Risk-Responsive Orbitofrontal Neurons Track Acquired Salience
Masaaki Ogawa, Matthijs A.A. van der Meer, Guillem R. Esber, Domenic H. Cerri, Thomas A. Stalnaker, Geoffrey Schoenbaum
Neuron, Volume 77, Issue 2, 251-258, 23 January 2013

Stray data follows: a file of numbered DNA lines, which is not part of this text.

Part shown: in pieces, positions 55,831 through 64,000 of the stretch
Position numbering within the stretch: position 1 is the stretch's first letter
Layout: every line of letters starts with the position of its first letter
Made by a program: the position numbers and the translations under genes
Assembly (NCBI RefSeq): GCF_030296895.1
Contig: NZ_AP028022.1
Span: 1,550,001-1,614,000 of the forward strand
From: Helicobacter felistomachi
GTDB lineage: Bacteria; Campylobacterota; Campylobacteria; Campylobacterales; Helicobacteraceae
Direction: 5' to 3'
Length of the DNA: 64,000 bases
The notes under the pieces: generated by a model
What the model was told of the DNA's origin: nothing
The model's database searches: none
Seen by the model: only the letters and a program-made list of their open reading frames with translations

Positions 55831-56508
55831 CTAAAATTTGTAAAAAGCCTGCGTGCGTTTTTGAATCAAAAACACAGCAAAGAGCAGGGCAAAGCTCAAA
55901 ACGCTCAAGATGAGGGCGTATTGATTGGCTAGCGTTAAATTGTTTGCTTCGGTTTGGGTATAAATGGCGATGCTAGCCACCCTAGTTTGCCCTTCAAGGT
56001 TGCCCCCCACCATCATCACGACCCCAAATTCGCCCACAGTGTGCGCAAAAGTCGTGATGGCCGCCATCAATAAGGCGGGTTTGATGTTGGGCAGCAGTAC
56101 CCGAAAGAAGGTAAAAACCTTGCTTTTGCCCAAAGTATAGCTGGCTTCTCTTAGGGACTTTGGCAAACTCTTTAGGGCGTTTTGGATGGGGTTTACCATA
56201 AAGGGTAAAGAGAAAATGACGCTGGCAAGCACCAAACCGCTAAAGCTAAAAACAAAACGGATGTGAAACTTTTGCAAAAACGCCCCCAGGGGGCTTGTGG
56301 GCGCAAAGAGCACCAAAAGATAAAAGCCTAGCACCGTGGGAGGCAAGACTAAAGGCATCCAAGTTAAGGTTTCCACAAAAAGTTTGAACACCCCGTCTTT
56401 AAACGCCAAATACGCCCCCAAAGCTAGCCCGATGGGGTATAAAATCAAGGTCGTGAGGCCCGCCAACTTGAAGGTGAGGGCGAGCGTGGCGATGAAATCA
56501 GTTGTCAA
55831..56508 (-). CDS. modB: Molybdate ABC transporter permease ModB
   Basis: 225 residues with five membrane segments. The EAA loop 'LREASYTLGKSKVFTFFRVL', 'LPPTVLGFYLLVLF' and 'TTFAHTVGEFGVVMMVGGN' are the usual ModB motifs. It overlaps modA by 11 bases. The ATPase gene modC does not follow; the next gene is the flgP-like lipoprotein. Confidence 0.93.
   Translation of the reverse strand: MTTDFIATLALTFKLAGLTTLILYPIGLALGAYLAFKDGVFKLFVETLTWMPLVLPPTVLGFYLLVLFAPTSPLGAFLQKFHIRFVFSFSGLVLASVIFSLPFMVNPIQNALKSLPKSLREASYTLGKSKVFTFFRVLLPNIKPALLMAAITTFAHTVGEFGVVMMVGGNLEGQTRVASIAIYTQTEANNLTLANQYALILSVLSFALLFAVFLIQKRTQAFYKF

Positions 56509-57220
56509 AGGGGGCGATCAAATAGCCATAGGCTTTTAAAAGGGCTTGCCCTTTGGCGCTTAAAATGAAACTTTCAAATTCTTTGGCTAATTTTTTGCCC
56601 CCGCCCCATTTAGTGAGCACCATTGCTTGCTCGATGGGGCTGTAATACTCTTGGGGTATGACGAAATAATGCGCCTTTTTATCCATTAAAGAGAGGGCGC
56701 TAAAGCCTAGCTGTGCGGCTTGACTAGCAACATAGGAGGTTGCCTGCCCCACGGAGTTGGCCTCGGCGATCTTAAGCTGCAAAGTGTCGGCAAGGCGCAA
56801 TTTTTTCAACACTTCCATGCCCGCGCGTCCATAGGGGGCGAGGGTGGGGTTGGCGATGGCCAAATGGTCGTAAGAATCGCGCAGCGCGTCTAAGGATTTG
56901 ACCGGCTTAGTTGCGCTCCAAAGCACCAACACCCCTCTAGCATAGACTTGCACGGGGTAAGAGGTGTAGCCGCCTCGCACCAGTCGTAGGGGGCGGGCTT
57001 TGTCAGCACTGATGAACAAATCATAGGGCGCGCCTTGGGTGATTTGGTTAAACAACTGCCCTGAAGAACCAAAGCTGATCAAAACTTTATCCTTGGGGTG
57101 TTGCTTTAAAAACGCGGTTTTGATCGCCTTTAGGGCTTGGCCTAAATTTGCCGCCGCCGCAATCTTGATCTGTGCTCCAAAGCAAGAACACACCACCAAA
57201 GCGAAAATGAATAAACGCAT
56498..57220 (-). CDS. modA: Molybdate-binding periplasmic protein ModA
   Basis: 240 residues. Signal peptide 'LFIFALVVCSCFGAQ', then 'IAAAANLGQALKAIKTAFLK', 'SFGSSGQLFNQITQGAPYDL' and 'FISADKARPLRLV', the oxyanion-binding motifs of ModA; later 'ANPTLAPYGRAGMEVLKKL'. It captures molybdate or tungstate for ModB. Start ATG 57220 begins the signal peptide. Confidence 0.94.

Decision making is impacted by uncertainty and risk (i.e., variance). Activity in the orbitofrontal cortex, an area implicated in decision making, covaries with these quantities. However, this activity could reflect the heightened salience of situations in which multiple outcomes—reward and reward omission—are expected. To resolve these accounts, rats were trained to respond to cues predicting 100%, 67%, 33%, or 0% reward. Consistent with prior reports, some orbitofrontal neurons fired differently in anticipation of uncertain (33% and 67%) versus certain (100% and 0%) reward. However, over 90% of these neurons also fired differently prior to 100% versus 0% reward (or baseline) or prior to 33% versus 67% reward. These responses are inconsistent with risk but fit well with the representation of acquired salience linked to the sum of cue-outcome and cue-no-outcome associative strengths. These results expand our understanding of how the orbitofrontal cortex might regulate learning and behavior.